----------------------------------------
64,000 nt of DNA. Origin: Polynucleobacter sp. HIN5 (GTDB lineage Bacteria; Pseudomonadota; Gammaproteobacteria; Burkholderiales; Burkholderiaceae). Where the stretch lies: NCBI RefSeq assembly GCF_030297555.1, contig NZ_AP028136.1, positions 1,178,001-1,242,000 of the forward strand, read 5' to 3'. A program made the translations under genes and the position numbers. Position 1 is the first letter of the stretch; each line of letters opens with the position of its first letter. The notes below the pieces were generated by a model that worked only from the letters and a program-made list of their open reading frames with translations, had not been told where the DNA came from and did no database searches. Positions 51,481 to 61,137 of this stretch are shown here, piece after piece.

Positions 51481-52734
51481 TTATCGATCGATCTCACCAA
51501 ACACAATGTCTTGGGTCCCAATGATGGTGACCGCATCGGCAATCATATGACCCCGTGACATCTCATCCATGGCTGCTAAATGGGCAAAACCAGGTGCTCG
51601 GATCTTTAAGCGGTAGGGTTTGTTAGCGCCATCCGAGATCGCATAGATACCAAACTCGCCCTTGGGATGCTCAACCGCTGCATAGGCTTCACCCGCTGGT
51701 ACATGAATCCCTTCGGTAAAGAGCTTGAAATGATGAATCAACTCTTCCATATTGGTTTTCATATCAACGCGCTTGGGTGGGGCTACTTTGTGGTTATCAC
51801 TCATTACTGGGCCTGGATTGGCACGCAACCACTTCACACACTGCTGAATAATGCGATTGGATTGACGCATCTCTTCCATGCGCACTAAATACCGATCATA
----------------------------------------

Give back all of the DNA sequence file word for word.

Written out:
64,000 nt of DNA. Origin: Polynucleobacter sp. HIN5 (GTDB lineage Bacteria; Pseudomonadota; Gammaproteobacteria; Burkholderiales; Burkholderiaceae). Where the stretch lies: NCBI RefSeq assembly GCF_030297555.1, contig NZ_AP028136.1, positions 1,178,001-1,242,000 of the forward strand, read 5' to 3'. A program made the translations under genes and the position numbers. Position 1 is the first letter of the stretch; each line of letters opens with the position of its first letter. The notes below the pieces were generated by a model that worked only from the letters and a program-made list of their open reading frames with translations, had not been told where the DNA came from and did no database searches. Positions 51,481 to 61,137 of this stretch are shown here, piece after piece.

Positions 51481-52734
51481 TTATCGATCGATCTCACCAA
51501 ACACAATGTCTTGGGTCCCAATGATGGTGACCGCATCGGCAATCATATGACCCCGTGACATCTCATCCATGGCTGCTAAATGGGCAAAACCAGGTGCTCG
51601 GATCTTTAAGCGGTAGGGTTTGTTAGCGCCATCCGAGATCGCATAGATACCAAACTCGCCCTTGGGATGCTCAACCGCTGCATAGGCTTCACCCGCTGGT
51701 ACATGAATCCCTTCGGTAAAGAGCTTGAAATGATGAATCAACTCTTCCATATTGGTTTTCATATCAACGCGCTTGGGTGGGGCTACTTTGTGGTTATCAC
51801 TCATTACTGGGCCTGGATTGGCACGCAACCACTTCACACACTGCTGAATAATGCGATTGGATTGACGCATCTCTTCCATGCGCACTAAATACCGATCATA